I have confusion about biasing circuit to FET (Field Effect Transistor) amplifier.

Discussion in 'General Electronics Chat' started by Dong-gyu Jang, Jan 31, 2016.

  1. Dong-gyu Jang

    Thread Starter Member

    Jun 26, 2015
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    Hello.

    Please see the following images.

    This is JFET amplifier.
    JFET amplifier.jpg

    And this is only biasing circuit to the amplifier.

    JFET amplifier biasing circuit.jpg

    Let's say V_DD is 12 V and R1 = R2 = 1 kΩ. Without V_IN, V_G is clearly 6 V, no doubt at all. good.

    However, when V_IN applies, how can I determine V_G? Some signal current from V_In should flows along the path from + GND through C1 and R2 so that current times R2 gives V_G. But...V_G is also determined as 6 V from voltage divider. This is contradiction and if V_G is fixed, whole circuit means nothing to do useful job.

    There is something I can't see right now. Could you please fix my vision to this circuit?
     
  2. David Knight

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    Aug 4, 2015
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  3. Jony130

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  4. Picbuster

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  5. crutschow

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    Mar 14, 2008
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    Assuming C1 is large enough to have an impedance much smaller than the parallel value of R1 and R2 at the input frequency, then Vg will be the DC bias (6V) plus and minus the input AC voltage.
     
  6. Dong-gyu Jang

    Thread Starter Member

    Jun 26, 2015
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    Hello.

    I think C1 can be fairly small as DC biasing current from VCC power source will not enter even with small C1, biasing voltage is still 6 V.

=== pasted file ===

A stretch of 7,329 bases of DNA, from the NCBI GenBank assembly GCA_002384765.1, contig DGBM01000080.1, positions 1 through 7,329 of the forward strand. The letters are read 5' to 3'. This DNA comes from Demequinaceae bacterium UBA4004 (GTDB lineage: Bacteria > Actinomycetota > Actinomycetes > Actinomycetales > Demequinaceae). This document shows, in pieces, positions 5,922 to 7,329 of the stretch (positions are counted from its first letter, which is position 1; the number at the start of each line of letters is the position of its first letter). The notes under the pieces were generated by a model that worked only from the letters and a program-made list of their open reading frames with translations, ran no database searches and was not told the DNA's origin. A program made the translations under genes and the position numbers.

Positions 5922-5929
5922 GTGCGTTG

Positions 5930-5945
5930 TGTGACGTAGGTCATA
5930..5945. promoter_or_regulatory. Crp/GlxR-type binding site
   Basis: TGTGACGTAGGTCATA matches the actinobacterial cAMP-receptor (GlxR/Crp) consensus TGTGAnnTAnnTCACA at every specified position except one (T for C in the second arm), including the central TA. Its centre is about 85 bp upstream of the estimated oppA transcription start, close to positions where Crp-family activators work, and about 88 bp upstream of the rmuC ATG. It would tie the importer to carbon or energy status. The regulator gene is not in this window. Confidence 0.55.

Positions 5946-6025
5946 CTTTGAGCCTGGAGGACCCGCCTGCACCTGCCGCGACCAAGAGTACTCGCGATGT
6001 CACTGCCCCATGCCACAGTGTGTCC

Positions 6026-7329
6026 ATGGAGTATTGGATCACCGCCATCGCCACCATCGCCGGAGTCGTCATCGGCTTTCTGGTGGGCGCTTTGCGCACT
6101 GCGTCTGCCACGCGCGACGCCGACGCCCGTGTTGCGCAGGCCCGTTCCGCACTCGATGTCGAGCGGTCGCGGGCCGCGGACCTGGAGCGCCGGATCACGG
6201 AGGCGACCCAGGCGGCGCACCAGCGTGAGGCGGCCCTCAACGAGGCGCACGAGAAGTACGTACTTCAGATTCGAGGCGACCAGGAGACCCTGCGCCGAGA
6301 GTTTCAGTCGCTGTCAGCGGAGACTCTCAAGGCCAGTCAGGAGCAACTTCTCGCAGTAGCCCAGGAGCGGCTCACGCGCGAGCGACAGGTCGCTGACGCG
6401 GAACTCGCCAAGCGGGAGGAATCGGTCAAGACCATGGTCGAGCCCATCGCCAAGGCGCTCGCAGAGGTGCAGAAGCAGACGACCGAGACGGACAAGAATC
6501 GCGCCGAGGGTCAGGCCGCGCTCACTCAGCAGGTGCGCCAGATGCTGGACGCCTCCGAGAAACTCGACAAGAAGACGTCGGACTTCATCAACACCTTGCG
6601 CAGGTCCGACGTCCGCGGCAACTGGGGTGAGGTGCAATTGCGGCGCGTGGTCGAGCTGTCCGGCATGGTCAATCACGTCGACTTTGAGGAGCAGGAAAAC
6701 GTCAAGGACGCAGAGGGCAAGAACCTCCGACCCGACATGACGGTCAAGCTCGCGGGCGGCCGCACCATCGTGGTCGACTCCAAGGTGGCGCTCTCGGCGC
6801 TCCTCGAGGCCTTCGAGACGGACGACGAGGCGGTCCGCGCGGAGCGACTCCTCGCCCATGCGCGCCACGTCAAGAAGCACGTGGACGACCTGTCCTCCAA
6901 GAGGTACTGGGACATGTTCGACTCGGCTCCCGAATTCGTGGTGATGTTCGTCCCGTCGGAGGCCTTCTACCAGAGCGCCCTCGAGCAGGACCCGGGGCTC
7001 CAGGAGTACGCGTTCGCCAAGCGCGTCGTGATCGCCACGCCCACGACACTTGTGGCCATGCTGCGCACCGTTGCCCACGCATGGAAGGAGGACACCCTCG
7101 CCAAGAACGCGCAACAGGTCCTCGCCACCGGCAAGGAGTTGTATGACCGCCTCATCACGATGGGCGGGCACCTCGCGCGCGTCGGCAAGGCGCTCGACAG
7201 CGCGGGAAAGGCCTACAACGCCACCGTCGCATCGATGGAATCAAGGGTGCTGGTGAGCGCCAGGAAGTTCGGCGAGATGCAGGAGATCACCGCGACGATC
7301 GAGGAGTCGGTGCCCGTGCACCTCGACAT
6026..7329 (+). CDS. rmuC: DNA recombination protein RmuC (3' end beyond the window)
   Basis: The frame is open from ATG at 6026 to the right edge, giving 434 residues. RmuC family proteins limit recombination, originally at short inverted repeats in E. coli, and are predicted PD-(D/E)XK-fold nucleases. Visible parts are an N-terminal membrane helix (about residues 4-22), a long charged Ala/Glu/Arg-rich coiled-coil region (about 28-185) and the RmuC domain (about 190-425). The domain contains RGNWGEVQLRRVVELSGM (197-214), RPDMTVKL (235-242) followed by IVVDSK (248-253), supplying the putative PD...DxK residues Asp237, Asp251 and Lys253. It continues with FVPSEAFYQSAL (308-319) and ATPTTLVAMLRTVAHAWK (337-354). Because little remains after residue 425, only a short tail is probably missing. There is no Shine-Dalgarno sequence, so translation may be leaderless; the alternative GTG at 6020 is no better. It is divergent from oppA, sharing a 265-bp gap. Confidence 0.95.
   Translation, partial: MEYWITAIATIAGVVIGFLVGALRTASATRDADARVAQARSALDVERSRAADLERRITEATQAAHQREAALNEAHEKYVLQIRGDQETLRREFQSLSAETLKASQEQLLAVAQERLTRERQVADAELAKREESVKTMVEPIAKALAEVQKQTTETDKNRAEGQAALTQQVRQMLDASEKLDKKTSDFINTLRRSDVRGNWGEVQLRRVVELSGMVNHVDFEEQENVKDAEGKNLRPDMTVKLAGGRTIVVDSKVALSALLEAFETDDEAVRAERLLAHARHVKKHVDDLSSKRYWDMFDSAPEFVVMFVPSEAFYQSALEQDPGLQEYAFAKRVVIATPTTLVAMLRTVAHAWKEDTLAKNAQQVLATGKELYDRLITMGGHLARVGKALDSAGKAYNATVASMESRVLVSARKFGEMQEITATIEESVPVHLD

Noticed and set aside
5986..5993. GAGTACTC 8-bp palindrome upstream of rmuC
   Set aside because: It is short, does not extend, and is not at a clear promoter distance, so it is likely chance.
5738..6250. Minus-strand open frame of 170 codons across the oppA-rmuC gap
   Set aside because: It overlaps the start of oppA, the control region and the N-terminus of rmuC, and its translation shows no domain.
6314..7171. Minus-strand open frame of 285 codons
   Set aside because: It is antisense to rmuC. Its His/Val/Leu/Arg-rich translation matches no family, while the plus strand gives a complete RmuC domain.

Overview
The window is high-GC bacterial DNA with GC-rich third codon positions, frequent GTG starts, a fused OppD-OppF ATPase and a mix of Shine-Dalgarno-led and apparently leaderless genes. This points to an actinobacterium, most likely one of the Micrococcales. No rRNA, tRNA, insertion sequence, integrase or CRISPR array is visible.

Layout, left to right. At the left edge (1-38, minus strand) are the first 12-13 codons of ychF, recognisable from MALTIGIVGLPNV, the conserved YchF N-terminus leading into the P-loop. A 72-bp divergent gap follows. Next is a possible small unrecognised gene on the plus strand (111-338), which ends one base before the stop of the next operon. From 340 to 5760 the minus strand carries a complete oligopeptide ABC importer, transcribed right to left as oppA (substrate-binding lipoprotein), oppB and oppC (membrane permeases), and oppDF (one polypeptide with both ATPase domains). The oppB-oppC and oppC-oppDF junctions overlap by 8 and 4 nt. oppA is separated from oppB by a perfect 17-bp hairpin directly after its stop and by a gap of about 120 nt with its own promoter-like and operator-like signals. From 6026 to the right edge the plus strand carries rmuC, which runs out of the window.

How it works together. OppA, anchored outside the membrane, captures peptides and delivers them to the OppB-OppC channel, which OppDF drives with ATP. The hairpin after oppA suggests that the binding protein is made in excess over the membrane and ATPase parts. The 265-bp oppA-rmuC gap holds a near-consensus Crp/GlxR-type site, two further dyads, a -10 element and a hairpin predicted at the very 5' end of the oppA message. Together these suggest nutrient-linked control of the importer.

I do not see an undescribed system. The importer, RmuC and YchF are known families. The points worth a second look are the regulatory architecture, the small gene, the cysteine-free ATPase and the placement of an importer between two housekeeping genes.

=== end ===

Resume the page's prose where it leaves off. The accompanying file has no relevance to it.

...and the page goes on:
7. Alec_t

    AAC Fanatic!

    Sep 17, 2013
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    Adding to Crutschow's contribution, if C1 is small it will have a high AC impedance so the signal will have only a small effect on the gate voltage.
     
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  8. crutschow

    Expert

    Mar 14, 2008
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    Certainly the size of the capacitor has no effect on the DC bias.
    But the capacitor has to be large to pass the AC voltage without significant attenuation.
    The AC signal will be attenuated by -3dB when the capacitance reactance at the input frequency equals the parallel value of R1 and R2 and rolloff at -6dB/octave below that frequency.

    Since the purpose of this circuit is to amplify AC signals, you don't want to attenuate the AC input signal.
     
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  9. hp1729

    Well-Known Member

    Nov 23, 2015
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    Not homework, right?

    VGS of 6 Volts? Or <0.6 V including signal. Should you avoid forward biasing the gate? It will be conducting as VGS gets down to about -0.7 V. The more negative VGS the more the JFET turns off. Depletion mode device, right? As voltage is applied to the gate it turns off.
    6 V on the gate, yes, as long as > 6.7 V is dropped across the Source resistor.
    Jeeez, JFETs has been a long time ago for me. :)
    (edited to correct my math and thinking)

    So what kind of signal is being applied?
     
    Last edited: Jan 31, 2016
  10. bertus

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  11. hp1729

    Well-Known Member

    Nov 23, 2015
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    JFET exercises
    One exercise is just the JFET with a Drain resistor to +5 V. V in is varied and the output voltage is noted.
    The other is similar to the circuit in this thread.
    Included is the results in an Excel file (pdf format).

    No, biasing does not have to be at 1/2 of VDD. Many examples are around with the high side resistor being a 220K and the low side being 22K. I have never done an exercise with this configuration.
     
    Last edited: Jan 31, 2016
  12. hp1729

    Well-Known Member

    Nov 23, 2015
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    So what happens if we change the voltage divider to 220K and 22K?

    Our input voltage range shifts up.

    Does this help the question about biasing point?
     
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